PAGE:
149 pages / 64500 words
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He made promises to give support and respect...
He chose a group of men to be brothers, and created bonds as strong as blood ties...
What happens when the oaths he swore as a teenager are resurrected a decade later?
Lee Sutton is working his way through his PhD at a new college, his old life left behind years ago. He's become independent, solitary and driven toward impending success. When he finds that one of his closest neighbors is a member of the same secret society Lee once belonged to, Lee's life is thrown into disarray at exactly the wrong moment, and he has to face new choices, weighted against the past.
Dr. Joey Reed is a successful chemist, an outgoing and enthusiastically cheerful man who proceeds to worm his way into Lee's life, believing them to be long lost brothers, dear to each other simply because they chose to be, years before they met.
Is it possible that vows made as a freshman can guide the life of a doctoral candidate toward happiness? Lee and Joey are only beginning to find out when the past is brought to the fore, taking them back to the college and home they'd once shared with a family they'd chosen.
With everything back where it was supposed to be, Lee put the flashlight and wrench in his tool box and stood up once more. He'd deal with the lump of disgusting hair and soap residue to make sure nothing else was lost in there, then see if he could sneak out before Joey Reed came back to make an unnecessary apology. There was still a paper waiting for Lee's attention, and if he finished up by midnight or so he might even have time for a beer before he fell asleep. Weekend fun had taken on a whole new meaning as a PhD candidate than it had had when he was doing his undergraduate work. Long gone were the days of all night parties and putting off the homework until Sunday afternoon.
Lee left the glob in the bucket and ran a few inches of water in with it, then shook things around a little to loosen the mess. When it started to come apart he put more water in and started poking it, trying not to be too grossed out. Sure enough, there was a solid bit there. "Damn it." Muttering to himself Lee put even more water in the bucket and poked at the mess until the object came free. "Gotcha."
He'd have to take the bucket with him to get rid of the mess properly, but he was sure that Dr. Reed wouldn't mind, given the circumstances. He'd just leave the cleaned out bucket on the back step in the morning. Setting the bucket aside, Lee took what turned out to be a pin of some kind and rinsed it off in the sink, just as he'd done with Bernie's earring. It wasn't until he was wiping it dry on the hand towel that he actually looked at it.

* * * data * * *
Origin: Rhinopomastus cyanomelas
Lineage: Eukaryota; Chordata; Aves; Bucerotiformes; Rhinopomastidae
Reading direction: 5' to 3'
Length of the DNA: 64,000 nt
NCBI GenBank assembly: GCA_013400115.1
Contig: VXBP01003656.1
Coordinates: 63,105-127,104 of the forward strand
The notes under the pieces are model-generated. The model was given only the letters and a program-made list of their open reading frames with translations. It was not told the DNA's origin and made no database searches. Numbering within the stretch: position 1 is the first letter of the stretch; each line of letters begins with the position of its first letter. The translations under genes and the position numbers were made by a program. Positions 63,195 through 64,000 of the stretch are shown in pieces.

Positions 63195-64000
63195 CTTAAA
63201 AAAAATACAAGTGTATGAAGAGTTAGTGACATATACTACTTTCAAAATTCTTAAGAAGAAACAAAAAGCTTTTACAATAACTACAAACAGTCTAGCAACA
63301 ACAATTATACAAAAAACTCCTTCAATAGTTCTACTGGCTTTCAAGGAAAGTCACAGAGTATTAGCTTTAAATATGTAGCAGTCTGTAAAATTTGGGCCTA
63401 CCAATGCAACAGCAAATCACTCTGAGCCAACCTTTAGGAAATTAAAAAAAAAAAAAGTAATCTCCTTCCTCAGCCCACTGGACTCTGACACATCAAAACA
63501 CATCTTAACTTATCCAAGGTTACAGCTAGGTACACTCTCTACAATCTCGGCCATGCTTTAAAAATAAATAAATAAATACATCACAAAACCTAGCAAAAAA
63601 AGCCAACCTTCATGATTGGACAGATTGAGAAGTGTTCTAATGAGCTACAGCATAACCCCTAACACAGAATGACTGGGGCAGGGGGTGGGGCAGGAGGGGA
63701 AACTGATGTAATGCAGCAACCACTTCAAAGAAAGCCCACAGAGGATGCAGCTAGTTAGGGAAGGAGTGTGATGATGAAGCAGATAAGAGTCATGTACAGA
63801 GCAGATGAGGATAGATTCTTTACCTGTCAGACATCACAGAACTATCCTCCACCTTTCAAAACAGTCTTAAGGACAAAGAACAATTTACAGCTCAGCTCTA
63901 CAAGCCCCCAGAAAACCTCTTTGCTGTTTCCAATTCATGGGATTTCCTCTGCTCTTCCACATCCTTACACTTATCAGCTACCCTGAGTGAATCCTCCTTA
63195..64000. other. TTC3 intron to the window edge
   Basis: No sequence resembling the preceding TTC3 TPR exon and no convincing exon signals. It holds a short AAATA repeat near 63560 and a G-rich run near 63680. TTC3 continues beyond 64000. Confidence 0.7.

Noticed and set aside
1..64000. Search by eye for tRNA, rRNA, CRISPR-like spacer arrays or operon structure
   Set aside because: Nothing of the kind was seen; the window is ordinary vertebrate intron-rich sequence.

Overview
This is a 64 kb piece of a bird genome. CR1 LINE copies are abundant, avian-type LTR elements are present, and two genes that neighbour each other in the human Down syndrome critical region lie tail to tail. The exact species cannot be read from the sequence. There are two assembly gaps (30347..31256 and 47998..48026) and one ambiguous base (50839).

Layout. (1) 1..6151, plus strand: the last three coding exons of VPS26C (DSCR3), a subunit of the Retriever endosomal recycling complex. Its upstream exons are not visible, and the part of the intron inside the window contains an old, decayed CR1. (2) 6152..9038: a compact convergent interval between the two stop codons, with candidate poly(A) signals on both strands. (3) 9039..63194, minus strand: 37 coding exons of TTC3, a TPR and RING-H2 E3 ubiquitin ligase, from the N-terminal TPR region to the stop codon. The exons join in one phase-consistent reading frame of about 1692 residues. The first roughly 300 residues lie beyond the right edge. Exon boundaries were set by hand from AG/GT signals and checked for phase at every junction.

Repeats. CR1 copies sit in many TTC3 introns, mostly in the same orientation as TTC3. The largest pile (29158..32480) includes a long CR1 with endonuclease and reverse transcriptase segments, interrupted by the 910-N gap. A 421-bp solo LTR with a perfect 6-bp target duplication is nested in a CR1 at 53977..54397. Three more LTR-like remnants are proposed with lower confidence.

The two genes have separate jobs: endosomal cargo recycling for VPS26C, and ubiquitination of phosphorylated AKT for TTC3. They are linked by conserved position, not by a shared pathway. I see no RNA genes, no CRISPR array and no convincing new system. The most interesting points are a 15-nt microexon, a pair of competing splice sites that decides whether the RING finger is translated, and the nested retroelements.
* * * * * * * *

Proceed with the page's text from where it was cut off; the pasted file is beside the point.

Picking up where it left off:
Lee wasn't sure how long he stood there, staring, before Dr. Reed came back.
"Lee? Lee, are you okay? What's wrong?" Dr. Reed stood close to him, one hand on Lee's arm, like he thought perhaps Lee was going to fall over.
Lee shook his head minutely, his gaze so fixed on the unexpected pin that he wasn't sure he'd ever be able to look away. He had never thought, not even once, that he'd see a pin like that again; not in a new city, at a new school, a new home. The chills from the shock were turning liquid smooth under Dr. Reed's hand. "I'm fine," Lee heard himself say. "Just fine."
Dr. Reed clearly didn't believe him and was saying exactly that, but Lee was looking at the pin, turning it around in his fingers. The gold had been warmed by the water he'd washed it in, pleasant to hold. It was a triangular lapel pin, elegant and small, its matte face etched on the three sides with a spear, an arrow and a javelin. That was all. It was the mark of TCF, a secret society.
It was the one way that Lee could know a brother.
Lee could picture his own pin, across the yard in his cottage, in the small jewelry box in the top drawer of his dresser. His was between his father's wedding band and his grandfather's pocket watch.
Holding the pin out to Dr. Reed on the flat of his palm and still looking only at it, Lee whispered, "Achilles and Patrocles, Alexander and Hephaestion. Heroes in life, legends in death."
A heavy near-silence took over the ringing in his ears, but Lee could feel every thump and whoosh of his heartbeat.
Dr. Reed didn't move away from him but he managed, somehow, to close the bathroom door. The already muted sounds of the house party vanished and they were insulated from the world, encapsulated in a bathroom, of all places. Never before had a meeting of TCF had less glamorous surroundings. "What did you say?"
With great effort Lee made himself look up and meet Dr. Reed's equally stunned expression. He'd had a moment of doubt when Dr. Reed didn't immediately reply -- what if the pin had been lost by the last owner of the condo? -- but the look in Dr. Reed's eyes was truth. "You heard me." They were both whispering, but in Lee's case it was a matter of physical necessity; his throat felt raw, like he'd been yelling or crying for hours.
Dr. Reed's fingers shook as he took the pin from Lee's palm. His mouth opened and closed, then opened again as he looked at the face of it, his eyes distant. "Bones mixed," he said softly. "One soul in two bodies. The Brotherhood of Leuce."
Lee nodded and they finished together, "Beloved, inspired, cherished and protected. The Chosen Family."
Sometimes love is complicated.
Copyright 2016 Chris Owen